Kalau pengundian berupaya mengubah apa-apa, mereka akan mengharamkannya. - Emma Goldman

Orang kaya akan tetap menambah harta dan orang miskin akan tetap menambah anak. - F. Scott Fitzgerald

Setiap benda yang benar-benar jahat bermula dari kemurnian. - Ernest Hemingway

Saturday, 29 January 2011

Short story by Lee Ee Leen in the 9th issue of SELANGOR TIMES

The rest of Selangor Times can be read/downloaded here.

Lee Ee Leen has different stories in several recent anthologies including Best of Southeast Asian Erotica, Urban Odysseys: KL Stories and Crime Scene: Singapore. She blogs here!

Wednesday, 26 January 2011

My first short story for 2011

Left-handed Luk
by Amir Muhammad

The New Straits Times. 26 January 2011

It was in kindergarten that Luk knew he was different from the other boys. This happened when the class was told to draw elephants.

When the black-garbed teacher saw him, she rapped him on the knuckles with a heavy wooden ruler.

"What are you doing?" she demanded.

"It's an elephant," he replied. "I know it doesn't look like one yet but --"

"Good people don't use their left hand! That's something only the Devil does!" The ruler connected again. It hurt.

Luk forced himself to continue with his right hand. The elephant looked even weirder now, and since he had not heard of Cubism (give chance, he was only 4!) the result made his head hurt. And that's when he knew that left-handedness was not close to Godliness.

So when he drew at home, he would do it secretly in his room. But one day, his mother walked in while he was doing it, and she caught him blue-handed (he was colouring the sky). She was more sad than shocked; she had always suspected something, but had pretended it would go away if she ignored it.

She tried to change him. "Think of how lonely you'll be when you grow up," she said. "You won't have any friends." A part of him that thought: "What sort of friends won't accept me for what I am?" But he knew this rebellious thought was probably planted by the Devil to lead him astray. And he wept.

"Electric-shock therapy can do it," said an uncle with some relish, but no one was resourceful enough to find out how this could be done. "Is it because I coddled him too much?" his mother Puan Kas wondered to her friends, who murmured in sympathy as they mentally rehearsed how they would spread the scandalous news to their other friends. "You've been such a good mother!" responded Puan Rah to her. "It's up to him to change. Don't let him mix around with left-handed people, they will only influence him." And Puan Kas replied: "But he doesn't know any..." -- she forced herself to say the words --"left-handed people."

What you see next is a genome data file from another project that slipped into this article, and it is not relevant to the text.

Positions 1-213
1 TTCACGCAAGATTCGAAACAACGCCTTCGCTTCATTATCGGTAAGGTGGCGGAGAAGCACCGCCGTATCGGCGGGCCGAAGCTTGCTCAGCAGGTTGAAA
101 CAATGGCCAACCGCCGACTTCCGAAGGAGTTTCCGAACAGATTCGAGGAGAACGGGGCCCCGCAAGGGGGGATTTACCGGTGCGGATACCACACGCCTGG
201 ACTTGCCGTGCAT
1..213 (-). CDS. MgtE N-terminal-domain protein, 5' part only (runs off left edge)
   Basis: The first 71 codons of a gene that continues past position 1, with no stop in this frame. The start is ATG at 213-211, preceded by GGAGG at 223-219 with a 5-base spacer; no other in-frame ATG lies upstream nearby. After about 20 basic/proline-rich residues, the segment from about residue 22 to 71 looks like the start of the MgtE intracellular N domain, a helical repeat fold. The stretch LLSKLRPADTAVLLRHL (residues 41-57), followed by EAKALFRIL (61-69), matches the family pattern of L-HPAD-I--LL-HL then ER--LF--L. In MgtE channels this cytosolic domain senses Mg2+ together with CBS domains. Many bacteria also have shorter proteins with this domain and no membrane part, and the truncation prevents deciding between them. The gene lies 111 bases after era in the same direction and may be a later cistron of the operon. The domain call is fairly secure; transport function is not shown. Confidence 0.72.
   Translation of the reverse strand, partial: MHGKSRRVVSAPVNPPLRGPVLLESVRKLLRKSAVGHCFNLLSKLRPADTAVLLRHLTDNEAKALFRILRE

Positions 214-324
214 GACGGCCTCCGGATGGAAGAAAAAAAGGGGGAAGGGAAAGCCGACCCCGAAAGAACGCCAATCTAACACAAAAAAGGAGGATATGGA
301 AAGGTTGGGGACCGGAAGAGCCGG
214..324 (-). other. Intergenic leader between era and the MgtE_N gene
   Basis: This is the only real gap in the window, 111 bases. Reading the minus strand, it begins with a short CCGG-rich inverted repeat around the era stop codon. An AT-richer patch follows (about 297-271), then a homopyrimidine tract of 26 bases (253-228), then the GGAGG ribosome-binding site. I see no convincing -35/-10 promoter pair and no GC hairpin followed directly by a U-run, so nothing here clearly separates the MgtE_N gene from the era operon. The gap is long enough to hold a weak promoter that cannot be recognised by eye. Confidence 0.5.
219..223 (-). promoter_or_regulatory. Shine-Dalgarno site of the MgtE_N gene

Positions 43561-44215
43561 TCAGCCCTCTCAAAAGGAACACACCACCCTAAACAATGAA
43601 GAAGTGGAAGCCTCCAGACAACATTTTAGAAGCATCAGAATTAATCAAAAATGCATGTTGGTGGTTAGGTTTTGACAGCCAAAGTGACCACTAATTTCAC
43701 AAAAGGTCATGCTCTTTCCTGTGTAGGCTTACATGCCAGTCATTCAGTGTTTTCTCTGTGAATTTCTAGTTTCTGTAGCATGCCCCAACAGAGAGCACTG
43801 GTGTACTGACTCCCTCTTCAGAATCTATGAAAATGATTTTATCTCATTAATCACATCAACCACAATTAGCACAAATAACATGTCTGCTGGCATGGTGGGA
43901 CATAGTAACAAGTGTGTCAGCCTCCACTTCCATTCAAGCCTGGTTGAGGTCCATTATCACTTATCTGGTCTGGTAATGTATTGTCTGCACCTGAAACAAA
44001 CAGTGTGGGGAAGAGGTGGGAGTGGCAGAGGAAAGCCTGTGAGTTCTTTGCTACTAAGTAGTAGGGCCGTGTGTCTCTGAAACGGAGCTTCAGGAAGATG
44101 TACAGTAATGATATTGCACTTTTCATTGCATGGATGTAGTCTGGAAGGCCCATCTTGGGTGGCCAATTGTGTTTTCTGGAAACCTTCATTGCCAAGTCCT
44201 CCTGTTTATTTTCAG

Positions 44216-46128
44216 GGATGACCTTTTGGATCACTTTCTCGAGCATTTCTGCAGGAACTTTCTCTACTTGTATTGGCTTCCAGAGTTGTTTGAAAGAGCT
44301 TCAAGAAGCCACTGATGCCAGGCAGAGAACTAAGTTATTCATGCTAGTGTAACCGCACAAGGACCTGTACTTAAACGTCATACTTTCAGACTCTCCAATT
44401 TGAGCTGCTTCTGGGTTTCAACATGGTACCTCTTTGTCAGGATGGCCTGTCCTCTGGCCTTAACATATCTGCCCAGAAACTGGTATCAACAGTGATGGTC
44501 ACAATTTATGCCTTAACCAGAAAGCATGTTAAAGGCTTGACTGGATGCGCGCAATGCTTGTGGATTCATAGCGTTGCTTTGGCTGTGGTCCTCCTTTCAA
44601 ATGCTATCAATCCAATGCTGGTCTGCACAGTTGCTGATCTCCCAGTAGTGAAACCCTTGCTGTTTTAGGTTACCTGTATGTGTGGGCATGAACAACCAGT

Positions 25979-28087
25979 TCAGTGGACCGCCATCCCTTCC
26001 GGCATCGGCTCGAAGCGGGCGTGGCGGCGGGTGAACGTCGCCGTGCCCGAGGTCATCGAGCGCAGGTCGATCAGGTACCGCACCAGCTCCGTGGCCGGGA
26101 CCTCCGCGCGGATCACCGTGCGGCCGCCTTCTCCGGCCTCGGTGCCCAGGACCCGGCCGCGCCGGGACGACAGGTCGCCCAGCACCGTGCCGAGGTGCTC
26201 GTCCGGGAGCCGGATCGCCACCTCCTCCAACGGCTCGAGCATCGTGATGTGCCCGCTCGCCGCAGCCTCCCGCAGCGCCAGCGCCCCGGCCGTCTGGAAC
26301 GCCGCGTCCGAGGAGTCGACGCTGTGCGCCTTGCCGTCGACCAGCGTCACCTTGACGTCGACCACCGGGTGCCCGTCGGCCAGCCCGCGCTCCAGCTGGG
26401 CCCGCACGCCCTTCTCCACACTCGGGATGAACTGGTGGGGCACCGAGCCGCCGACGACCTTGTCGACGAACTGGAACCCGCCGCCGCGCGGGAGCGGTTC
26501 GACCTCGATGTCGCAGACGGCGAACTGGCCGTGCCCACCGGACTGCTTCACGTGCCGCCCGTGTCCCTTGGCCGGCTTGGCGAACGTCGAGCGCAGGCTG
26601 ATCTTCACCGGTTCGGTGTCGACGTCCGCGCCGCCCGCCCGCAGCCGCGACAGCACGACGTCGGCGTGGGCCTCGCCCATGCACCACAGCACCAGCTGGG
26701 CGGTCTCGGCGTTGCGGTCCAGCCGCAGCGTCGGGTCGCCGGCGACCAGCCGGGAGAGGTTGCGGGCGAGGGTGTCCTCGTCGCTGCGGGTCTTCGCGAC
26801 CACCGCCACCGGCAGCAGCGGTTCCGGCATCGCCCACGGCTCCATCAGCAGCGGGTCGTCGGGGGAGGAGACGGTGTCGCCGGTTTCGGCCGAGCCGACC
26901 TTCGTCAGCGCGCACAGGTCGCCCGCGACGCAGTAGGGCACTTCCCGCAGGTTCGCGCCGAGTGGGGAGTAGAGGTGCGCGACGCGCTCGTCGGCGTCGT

And it was true, he didn't. Well, not at first.

In secondary school, he suspected there were other boys like him, but their orientation was not shown openly. They would laugh along, albeit uneasily, when people make jokes about how unclean and unnatural the left-handed must be.

One hot morning, a senior called him aside after he left the Biology lab. This senior, Om, was smoking behind the canteen. "I saw the way you held that test-tube," Om said. "You're ... left-handed, aren't you?" Luk was too shocked to respond.

"So am I, " said Om, and sure enough: the cigarette was in his left hand. "But no one knows. Here, hold it."

"But I don't smoke," said Luk.

"You don't have to, just hold it, " said Om.

Luk was nervous but excited as he took it in his left hand and obeyed Om's instructions: "Hold it. Rub it. Stroke it. Doesn't that feel good?"

And Luk said: "Yes. Yes. It feels so good." But it was also lit, so he passed it back before he singed his fingers.

At the end of that school-day, something else happened. He was waiting for the bus when Om and a few of his friends came by. Luk wondered if they were all left-handed, too. But before he could wonder any more, Om signalled for Luk to follow them behind some trees that had supposedly been there since the Japanese Occupation (which Luk doubted). Luk happily followed his new friend. When they were out of sight of the rest of the school, Luk's happiness was cut short, because Om and his friends took turns to beat him up. The result was not pretty, and it ended with Om, glowing with contempt, spitting at him. "Freak," he said.

Luk stayed on the ground. Movement might be too painful. Might as well just lie there for the rest of his damned life. In a corny display of pathetic fallacy, it started to rain. This actually made him feel better, because he was very fond of playing in the rain and never got sick from it. That was just one other thing that made him weird -- or special, depending on how he wanted to look at it.

The Luk that we see now is not quite the same Luk of the beginning of this story: he's a dozen years older and had consulted many teachers, some with names like Google and Yahoo. He knew of many successful left-handed people, and he recited their names. Winfrey! Obama! Gates! Einstein! (But, alas, Bieber too.) But he could already hear the objections of those around him: "Those are Westerners! They aren't like us. We have values!"

Luk wondered what Om hated about him; it was probably what Om hated about himself. He wondered how he would get through the rest of his teenage years, and if things would indeed get better.